Churchill Downs Inc. casino revenue in the first quarter this year rose 20 percent for the company at $86.6 million. Racing revenue ($30.6 million) was up 10 percent. The big money from racing comes during this weekend, and the rest is just maintaining tracks Churchill doesn’t appear to have strong interest in growing.

“I think we might be at a tipping point because there are so many complaints from so many constituency groups—racing commissions, politicians, horseplayers and horsemen,” Paulick said. “Who else is left? Who haven’t they made mad, other than shareholders?

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“The racing revenue comes from two days of the year, and they do not want to make an investment in the other 51 weeks of the year. They don’t believe it’s a wise investment for their shareholders. I think you can look at all their properties and say they have given up on traditional horse racing.

“I think probably the best solution for them is to get out of the horse racing business and lease their tracks to nonprofit organizations that can do a better job with the racing side—horsemen’s groups. If you are not constantly under the gun to squeeze every possible nickel...and you can make some investments that are good for the game, you do them. And CDI, under its current philosophy, I don’t think they’re going to make those investments.”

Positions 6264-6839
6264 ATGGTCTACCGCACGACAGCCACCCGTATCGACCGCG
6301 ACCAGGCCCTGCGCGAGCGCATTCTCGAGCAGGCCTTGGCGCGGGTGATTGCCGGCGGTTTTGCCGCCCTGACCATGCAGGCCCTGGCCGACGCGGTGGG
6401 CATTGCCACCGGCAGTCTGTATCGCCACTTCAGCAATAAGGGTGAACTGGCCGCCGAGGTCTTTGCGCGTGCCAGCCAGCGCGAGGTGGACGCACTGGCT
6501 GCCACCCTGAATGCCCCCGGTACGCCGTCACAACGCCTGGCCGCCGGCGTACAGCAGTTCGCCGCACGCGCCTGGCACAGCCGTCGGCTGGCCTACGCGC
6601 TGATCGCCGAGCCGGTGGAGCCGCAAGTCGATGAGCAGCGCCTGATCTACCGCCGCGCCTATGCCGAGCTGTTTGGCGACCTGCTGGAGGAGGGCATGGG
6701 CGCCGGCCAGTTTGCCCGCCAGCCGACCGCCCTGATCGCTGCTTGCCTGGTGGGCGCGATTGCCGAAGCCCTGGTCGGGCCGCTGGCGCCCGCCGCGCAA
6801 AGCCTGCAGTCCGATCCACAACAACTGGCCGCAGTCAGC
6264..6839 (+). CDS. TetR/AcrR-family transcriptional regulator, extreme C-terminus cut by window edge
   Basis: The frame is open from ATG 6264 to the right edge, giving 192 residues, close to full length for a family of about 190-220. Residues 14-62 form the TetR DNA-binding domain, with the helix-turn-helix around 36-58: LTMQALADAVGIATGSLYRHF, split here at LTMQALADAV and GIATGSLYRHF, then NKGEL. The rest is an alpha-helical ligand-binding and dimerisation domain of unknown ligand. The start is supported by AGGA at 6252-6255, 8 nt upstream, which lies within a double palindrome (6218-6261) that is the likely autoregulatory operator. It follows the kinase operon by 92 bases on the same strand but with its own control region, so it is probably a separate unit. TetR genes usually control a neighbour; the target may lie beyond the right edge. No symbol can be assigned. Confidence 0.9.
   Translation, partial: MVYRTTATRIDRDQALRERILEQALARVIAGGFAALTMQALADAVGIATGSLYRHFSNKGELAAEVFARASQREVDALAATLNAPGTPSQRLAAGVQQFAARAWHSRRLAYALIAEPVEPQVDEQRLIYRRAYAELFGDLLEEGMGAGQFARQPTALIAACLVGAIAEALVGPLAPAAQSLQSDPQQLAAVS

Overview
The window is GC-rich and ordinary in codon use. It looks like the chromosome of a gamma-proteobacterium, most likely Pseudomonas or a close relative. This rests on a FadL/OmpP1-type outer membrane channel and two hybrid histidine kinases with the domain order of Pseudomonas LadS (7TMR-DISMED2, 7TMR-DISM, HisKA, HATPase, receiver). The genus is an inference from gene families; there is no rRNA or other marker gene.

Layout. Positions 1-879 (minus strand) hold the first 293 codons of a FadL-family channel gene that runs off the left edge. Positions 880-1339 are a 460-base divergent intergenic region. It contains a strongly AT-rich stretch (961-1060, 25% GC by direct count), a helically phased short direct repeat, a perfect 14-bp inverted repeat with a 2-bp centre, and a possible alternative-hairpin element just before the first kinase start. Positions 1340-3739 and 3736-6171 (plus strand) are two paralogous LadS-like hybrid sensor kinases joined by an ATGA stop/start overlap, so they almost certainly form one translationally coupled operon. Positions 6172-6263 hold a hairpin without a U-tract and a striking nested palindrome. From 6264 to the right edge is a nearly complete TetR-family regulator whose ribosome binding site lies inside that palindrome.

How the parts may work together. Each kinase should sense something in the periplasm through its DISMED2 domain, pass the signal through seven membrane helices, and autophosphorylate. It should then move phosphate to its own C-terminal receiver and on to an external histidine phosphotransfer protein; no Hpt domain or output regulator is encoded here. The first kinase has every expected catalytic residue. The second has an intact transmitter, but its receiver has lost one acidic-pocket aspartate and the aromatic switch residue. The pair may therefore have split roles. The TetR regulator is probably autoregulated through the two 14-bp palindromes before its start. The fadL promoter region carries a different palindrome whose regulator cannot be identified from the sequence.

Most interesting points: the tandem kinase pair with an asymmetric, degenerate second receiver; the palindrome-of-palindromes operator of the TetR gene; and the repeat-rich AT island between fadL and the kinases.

The Kentucky Derby likely will be another smash at the betting windows this year. The most important and recognized horse race in the world stands immune to any calls for a boycott from an organization few even in racing know exists. But, going forward, Churchill Downs will remain a target of wide-ranging criticism if it continues to appear not to be acting in the best interests of the game.

That criticism will be loudest, as it is this year, when the eyes of even the most casual fans are on the action under the Twin Spires. 

A true tipping point for Churchill Downs, however, almost certainly only could be reached if Kentucky Derby revenue growth stagnated and contracted. That would strike true fear in the boardroom.  

 

John Scheinman covered racing for eight years at the Washington Post, co-founded and edited Kentucky Confidential and contributes to the Blood-Horse. He lives in Baltimore.